I do think this is part of my point with me wanting my daughter to figure it out. The average 12 year old year-round swimmer could be competitive with an 18 year old summer league swimmer.

Summer league is a crap shoot, almost. Any semi-athletic kid can get in there and with fair technique swim a 50 yard sprint fast. How do they do with a 400IM or a 200FLy? That's a different scenario.

Furthermore, fewer than 10% of kids nationally ranked at 10 are nationally ranked at 17. Early success is not an indicator of future success. Anecdotally, my daughter was the slowest kid, not only on the team, but in the pool at 8 (year round team). Over 2 minutes to do a 100 free. By 10 she was top 10 in the LSC. By 12 she was top 25 in the nation in her events, and fastest in the LSC in them, as well. Half of those girls who were faster than her at 8 have quit the sport entirely. Others no longer swim year-round, only summer. Another took a year to figure out how she got passed, then buckled down, and she and my daughter are now making each other that much faster. In many ways the kids who are just naturally fast are at a disadvantage - they don't have to work hard, and those who do will pass them.

You need to let her figure out what she wants to do. No kid on Earth can be the best at everything they try. I have seen some kids be pushed to try that in academics, arts, and athletics. It is just not possible. And then the parents get frustrated when their kid isn't the best at something. I would highly advise you to take a step back. SHE has to want to do it.

She is YOUNG. Seriously. One of our former coaches was a Summer Wonder, and didn't start year-round until she was 12. At 13, she was a Junior Nationals swimmer, and an Olympic Trial swimmer at 17. D-1 full ride. Again, she didn't start year-round until she was 12.

Then there are other kids who are the opposite. One whose parents I have met had their 12 year old Olympic trialer quit at 12. I don't know details, but it wasn't her passion, no matter how good she was at it.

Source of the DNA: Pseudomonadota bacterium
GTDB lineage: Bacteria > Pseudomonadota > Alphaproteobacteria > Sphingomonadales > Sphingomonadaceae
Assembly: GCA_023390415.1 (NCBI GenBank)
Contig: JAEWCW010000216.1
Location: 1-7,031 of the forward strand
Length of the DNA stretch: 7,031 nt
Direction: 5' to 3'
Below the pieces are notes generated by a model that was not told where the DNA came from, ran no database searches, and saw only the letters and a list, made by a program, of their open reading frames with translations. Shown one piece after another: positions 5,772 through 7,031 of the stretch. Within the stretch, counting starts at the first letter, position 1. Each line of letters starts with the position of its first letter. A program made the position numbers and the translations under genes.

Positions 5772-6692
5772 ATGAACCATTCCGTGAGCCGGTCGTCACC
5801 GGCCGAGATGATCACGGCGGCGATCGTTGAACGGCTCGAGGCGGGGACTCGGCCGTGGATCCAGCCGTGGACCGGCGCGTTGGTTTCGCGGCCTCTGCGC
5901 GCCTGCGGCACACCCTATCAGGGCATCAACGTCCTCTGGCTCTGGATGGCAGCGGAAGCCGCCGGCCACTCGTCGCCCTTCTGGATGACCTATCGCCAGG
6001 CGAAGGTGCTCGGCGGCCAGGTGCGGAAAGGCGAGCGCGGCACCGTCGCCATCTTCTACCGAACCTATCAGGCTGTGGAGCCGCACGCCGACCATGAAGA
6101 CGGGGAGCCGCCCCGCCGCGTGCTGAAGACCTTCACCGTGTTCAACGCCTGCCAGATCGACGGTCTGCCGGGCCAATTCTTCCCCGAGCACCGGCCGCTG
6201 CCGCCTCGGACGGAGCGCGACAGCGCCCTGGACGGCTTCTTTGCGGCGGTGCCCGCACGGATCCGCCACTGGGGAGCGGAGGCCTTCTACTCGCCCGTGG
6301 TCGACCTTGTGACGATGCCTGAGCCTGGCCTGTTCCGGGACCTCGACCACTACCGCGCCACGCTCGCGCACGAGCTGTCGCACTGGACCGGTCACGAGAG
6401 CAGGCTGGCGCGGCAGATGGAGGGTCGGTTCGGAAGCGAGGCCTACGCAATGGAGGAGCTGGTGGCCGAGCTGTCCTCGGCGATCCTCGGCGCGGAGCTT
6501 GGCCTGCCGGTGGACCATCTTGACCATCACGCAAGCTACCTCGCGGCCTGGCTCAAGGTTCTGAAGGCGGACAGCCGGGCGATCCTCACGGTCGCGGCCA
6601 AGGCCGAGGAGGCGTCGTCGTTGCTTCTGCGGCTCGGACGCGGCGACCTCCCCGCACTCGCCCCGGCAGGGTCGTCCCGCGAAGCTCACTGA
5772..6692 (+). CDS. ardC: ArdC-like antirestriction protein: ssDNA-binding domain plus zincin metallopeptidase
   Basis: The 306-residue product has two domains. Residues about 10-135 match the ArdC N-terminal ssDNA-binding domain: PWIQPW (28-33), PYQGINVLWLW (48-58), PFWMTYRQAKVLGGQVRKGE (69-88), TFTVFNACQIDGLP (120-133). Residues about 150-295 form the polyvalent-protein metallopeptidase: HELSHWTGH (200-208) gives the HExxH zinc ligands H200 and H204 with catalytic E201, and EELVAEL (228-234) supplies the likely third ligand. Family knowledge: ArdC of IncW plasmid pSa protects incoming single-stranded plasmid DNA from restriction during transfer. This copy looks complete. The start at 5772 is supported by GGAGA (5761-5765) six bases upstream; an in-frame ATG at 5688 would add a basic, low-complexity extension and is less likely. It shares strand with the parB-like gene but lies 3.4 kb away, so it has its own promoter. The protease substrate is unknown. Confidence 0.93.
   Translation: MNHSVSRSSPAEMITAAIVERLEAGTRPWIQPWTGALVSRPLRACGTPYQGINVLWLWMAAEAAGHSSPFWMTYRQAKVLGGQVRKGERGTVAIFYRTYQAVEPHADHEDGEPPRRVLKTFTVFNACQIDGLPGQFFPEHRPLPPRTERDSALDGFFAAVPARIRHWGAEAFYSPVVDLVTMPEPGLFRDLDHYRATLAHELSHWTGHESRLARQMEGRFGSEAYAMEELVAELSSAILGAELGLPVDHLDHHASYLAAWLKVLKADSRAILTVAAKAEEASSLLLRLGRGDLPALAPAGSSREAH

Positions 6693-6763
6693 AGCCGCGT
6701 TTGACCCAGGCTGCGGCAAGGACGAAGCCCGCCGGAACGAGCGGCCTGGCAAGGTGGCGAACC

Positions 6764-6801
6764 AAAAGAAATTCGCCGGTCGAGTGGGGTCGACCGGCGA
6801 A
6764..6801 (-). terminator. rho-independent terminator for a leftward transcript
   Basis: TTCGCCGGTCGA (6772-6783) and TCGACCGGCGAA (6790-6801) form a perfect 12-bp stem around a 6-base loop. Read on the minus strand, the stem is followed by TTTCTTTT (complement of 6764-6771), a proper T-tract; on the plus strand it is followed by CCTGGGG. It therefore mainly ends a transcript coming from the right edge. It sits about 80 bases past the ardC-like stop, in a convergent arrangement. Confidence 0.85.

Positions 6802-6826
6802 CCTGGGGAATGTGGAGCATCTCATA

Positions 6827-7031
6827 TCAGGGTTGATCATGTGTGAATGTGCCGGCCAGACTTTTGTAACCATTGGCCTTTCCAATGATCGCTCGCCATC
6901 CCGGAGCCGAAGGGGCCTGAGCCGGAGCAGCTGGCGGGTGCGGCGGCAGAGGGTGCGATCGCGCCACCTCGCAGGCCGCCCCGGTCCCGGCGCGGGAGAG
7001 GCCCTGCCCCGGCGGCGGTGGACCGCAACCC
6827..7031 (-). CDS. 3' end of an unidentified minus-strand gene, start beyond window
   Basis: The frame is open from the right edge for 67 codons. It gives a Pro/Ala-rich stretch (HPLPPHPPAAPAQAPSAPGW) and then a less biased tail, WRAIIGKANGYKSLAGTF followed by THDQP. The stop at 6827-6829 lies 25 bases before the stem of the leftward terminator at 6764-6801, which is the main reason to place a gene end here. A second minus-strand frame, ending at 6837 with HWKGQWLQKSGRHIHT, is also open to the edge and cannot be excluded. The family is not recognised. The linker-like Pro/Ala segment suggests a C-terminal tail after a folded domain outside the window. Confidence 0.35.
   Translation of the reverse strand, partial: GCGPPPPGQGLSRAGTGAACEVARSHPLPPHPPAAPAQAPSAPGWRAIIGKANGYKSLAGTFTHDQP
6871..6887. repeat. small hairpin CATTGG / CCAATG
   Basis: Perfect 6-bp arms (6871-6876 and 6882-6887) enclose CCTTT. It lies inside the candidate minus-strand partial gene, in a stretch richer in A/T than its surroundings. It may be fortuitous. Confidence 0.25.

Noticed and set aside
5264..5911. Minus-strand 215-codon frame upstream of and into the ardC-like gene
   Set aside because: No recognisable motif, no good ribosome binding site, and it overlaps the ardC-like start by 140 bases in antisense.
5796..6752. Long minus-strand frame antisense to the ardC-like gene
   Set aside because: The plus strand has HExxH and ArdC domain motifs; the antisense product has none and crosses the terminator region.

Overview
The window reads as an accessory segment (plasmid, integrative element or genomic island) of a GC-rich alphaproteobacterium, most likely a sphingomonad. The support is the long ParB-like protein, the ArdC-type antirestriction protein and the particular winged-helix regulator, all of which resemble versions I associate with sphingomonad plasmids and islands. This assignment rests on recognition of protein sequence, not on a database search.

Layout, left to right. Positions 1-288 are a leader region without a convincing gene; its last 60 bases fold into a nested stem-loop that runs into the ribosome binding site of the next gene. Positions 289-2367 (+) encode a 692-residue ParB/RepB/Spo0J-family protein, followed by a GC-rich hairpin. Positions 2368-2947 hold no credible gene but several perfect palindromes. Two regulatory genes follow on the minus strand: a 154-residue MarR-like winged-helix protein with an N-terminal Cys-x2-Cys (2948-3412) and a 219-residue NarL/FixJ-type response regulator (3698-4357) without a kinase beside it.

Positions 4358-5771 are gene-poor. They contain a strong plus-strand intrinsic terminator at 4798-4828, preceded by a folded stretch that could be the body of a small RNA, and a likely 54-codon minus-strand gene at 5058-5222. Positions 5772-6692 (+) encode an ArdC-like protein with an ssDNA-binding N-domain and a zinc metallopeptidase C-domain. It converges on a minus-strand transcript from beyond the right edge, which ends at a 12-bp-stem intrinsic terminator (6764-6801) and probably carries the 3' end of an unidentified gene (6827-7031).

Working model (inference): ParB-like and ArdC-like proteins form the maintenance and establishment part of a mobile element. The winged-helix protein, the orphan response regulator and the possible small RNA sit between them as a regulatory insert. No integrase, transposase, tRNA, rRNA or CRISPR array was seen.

You just need to support her in what she does. And let her decide what her priorities are. If she wants to swim, support her. If she doesn't, she will not put in the work it takes to be an elite swimmer. You can make her go to practice and all of the meets, but you can't swim the races for her. Success in this sport takes a LOT of very, very hard work. You have to be bought in on your own to do it. Another anecdote......my fast daughter has an identical twin who also swims. She isn't as passionate about it, and is an A swimmer to her sister's AAAA.

February 9th, 2018, 11:06 AM
Wanted to follow-up that this has worked out pretty well…

DD has been doing the 1x a week stroke clinics. It’s been small groups (<5 kids) per instructor. Also, the place where she had taken swim lessons when she was younger offered a free clinic and she went.

So last night I asked her if she wanted to do the “Mini-league” where she had been doing the stroke clinics. Essentially, swim 1 hour on Saturday for 8 weeks and have 2 “meets” (no relays). She didn’t want to. BUT, she did say that she wanted to do more clinics where she had taken lessons and do some clinics (endurance - pounding laps) where she had done winter league in the past. Okay, that’s something!

A few things that I’ve learned through this…

Giving my daughter some sort of “ultimatum” would have been dumb! She’ll catch onto girls that are swimming 2-4 times a week are fast. Maybe, she want to do more, maybe she won’t!

Kids don’t always know what’s good for them. That said, what they want might be different then what you want. It’s important to hear what they say.

Kids are in the “now”. For the past year, I’ve heard the place where she took lessons is for “babies”. Now she likes it!

Get the hell out of the way! For a while, I was the one dragging my daughter to the Y pool. Trying to come to the rescue, so she didn’t fail. Big mistake! Sure, swimming with your kids is okay, but I’m no coach! And ask yourself, did your kid “ask” you to goto the pool or did you say, “We’re going to the pool” this weekend. In short, it’s better to pay someone.

Provide “options” not “outs”. One mistake I made after she was 8 (and had that great year), was stressing, “if you want to do winter league”. Well, she had the chance to say no. And no she said! It would have been better to present it as, “There’s winter league which is Monday Friday” or “there is a Class at Blah that is Saturday at 2:30”. Now the reality is that she wanted neither! Accept it as a parent! Move on, if they like it, then they will come back.

This is the age to try different things. She has already mentioned about a Pilates/Conditioning class at the ballet studio, when she is 12. It will be offered and maybe she’ll stop swimming at that time – okay! She’s getting physical exercise.

Swimming should be fun at this age! She loves her dancing, while keeping a foot in the “swim world”. The worst thing I could do is push swimming.

My biggest highlight came after the first clinic when she came out and said, “That was fun” and once again I saw that smile on my daughters face! That’s a lot better than any specific time, ribbon or relay!

February 9th, 2018, 03:53 PM
Thanks for the update!! Definitely sounds like you are on the right track. Hopefully she'll figure out where her passion lies, and go at it full force. And maybe you'll luck out and it will be swimming.

February 9th, 2018, 04:15 PM
Or maybe it won't be!!!!
Right now, I'm glad she's swimming and happy.